I went to see Gill Connell last night speaking on how movement teaches the brain to think. Most of the talk was based on her book A Moving Child Is a Learning Child. I can’t recommend the book enough. Connell lays out child development in a way that is fairly easy to follow. Children are born with reflexes. When a child moves, these reflexes are relaxed and conscious movement takes over. For this to happen, movement skills start as processes that the child must think about. The child repeats these skills until finally they become automatic. Only after these movements are automatic can the brain focus on higher level thinking. In other words, one of the main things the brain focuses on as it begins to develop is movement. I would add the other major thing the brain focuses on is communication. Of course communication at this stage requires movement and (a lot of) crying.
Connell’s message serves as a good warning to those who want to get preschoolers (or kindergartners) to sit down and
learn. Sitting does not necessarily lead to learning for any age. Sitting does however lead to health risks. It’s ironic that as we learn more about how movement relates to brain development and learning, we are having young children sit for longer and longer periods of time.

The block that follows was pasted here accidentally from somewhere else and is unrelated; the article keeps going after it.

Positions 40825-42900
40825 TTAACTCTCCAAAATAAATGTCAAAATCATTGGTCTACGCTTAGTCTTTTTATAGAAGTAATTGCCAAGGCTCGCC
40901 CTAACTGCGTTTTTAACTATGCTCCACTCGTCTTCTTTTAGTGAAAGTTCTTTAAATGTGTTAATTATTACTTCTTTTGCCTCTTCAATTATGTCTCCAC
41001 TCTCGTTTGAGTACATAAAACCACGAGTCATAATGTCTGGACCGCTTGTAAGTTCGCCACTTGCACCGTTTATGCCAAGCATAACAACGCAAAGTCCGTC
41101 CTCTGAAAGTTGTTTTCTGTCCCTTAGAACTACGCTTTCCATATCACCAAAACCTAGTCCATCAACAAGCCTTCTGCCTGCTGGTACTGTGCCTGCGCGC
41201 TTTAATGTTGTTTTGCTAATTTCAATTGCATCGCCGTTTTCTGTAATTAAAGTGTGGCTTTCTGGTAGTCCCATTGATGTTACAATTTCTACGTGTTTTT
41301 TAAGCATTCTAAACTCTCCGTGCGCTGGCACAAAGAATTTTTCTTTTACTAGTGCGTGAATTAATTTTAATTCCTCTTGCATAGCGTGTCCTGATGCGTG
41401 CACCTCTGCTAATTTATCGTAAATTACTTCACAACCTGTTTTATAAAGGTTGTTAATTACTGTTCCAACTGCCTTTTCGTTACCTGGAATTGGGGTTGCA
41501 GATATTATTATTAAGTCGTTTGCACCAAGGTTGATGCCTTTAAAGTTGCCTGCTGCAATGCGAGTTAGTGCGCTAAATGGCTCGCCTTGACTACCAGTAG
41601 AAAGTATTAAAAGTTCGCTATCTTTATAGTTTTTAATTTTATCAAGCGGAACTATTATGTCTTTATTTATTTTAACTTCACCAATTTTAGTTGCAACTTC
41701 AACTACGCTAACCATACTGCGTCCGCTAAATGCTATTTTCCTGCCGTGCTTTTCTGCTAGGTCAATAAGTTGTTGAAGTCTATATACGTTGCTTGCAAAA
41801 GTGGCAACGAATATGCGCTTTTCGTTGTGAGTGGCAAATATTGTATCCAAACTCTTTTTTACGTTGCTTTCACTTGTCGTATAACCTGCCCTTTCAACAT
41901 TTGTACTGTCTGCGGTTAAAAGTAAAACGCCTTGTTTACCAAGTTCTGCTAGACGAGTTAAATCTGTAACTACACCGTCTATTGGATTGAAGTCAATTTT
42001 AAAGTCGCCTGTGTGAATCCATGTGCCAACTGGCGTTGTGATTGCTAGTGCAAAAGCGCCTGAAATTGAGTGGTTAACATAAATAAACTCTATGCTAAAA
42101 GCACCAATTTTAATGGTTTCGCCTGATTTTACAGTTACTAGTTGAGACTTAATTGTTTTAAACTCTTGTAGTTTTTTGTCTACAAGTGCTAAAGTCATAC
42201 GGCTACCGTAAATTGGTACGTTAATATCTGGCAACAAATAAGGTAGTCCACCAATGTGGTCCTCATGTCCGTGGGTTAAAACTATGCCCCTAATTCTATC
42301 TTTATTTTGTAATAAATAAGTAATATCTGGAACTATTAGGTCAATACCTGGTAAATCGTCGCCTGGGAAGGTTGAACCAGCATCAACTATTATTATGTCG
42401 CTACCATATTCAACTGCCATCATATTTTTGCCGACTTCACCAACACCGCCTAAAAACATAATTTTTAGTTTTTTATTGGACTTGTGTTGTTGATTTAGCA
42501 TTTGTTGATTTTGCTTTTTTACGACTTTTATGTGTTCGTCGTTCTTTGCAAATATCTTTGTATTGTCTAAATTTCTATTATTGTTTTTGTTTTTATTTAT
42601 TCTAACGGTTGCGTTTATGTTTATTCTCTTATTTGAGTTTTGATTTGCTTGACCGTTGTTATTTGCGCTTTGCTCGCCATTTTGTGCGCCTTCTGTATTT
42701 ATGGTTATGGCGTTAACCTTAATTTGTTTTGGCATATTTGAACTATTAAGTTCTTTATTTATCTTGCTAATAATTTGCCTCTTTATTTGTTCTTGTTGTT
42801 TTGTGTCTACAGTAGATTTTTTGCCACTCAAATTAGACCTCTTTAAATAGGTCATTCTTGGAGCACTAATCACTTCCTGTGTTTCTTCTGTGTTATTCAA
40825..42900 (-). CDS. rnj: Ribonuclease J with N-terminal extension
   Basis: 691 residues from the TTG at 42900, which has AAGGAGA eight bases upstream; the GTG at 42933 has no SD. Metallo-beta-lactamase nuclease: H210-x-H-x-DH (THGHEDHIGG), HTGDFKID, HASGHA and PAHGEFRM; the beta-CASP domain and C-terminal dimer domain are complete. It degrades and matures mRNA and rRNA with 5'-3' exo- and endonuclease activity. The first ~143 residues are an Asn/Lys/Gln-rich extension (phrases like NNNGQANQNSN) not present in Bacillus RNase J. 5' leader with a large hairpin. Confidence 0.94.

The talk I was at was geared toward parents, and Connell focused a lot on how movement is important for literacy
development, and specifically reading and writing. Afterwards I was thinking about how movement relates to communication in general. Children often play games that involve movement with a few people: games such as chase, climbing together, digging and playing in sand or mud, and, of course rough-and-tumble play. All of these games require speaking and listening skills, but also the reading of non-verbal cues. Children also have to trust each other to play with each other, especially games that could involve physical risk if the other child doesn’t respect their limits.
When children take the risk to trust others, they also build trust, and ultimately friendships. And friendships create a need to communicate. Some of that communication will be face-to-face, but it will also involve writing (notes, texts, emails, and social media posts). Movement build the skills to physically read and write (eye tracking, anchored body, tripod grasp of the pencil, dexterous thumbs for texting, and most importantly automatic movements so the brain can focus on higher level thinking). Movement also creates the bonds of friendship that builds the desire to read and write.
Connell describes this as a cycle: The more a child moves, the more the child knows: The more a child knows, the more the child wants to know: The more a child wants to know, the more the child wants to move. I would just add a concentric cycle: The more a child moves the more the child communicates: The more a child communicates, the more the child wants to communicate: The more a child wants to communicate, the more a child moves.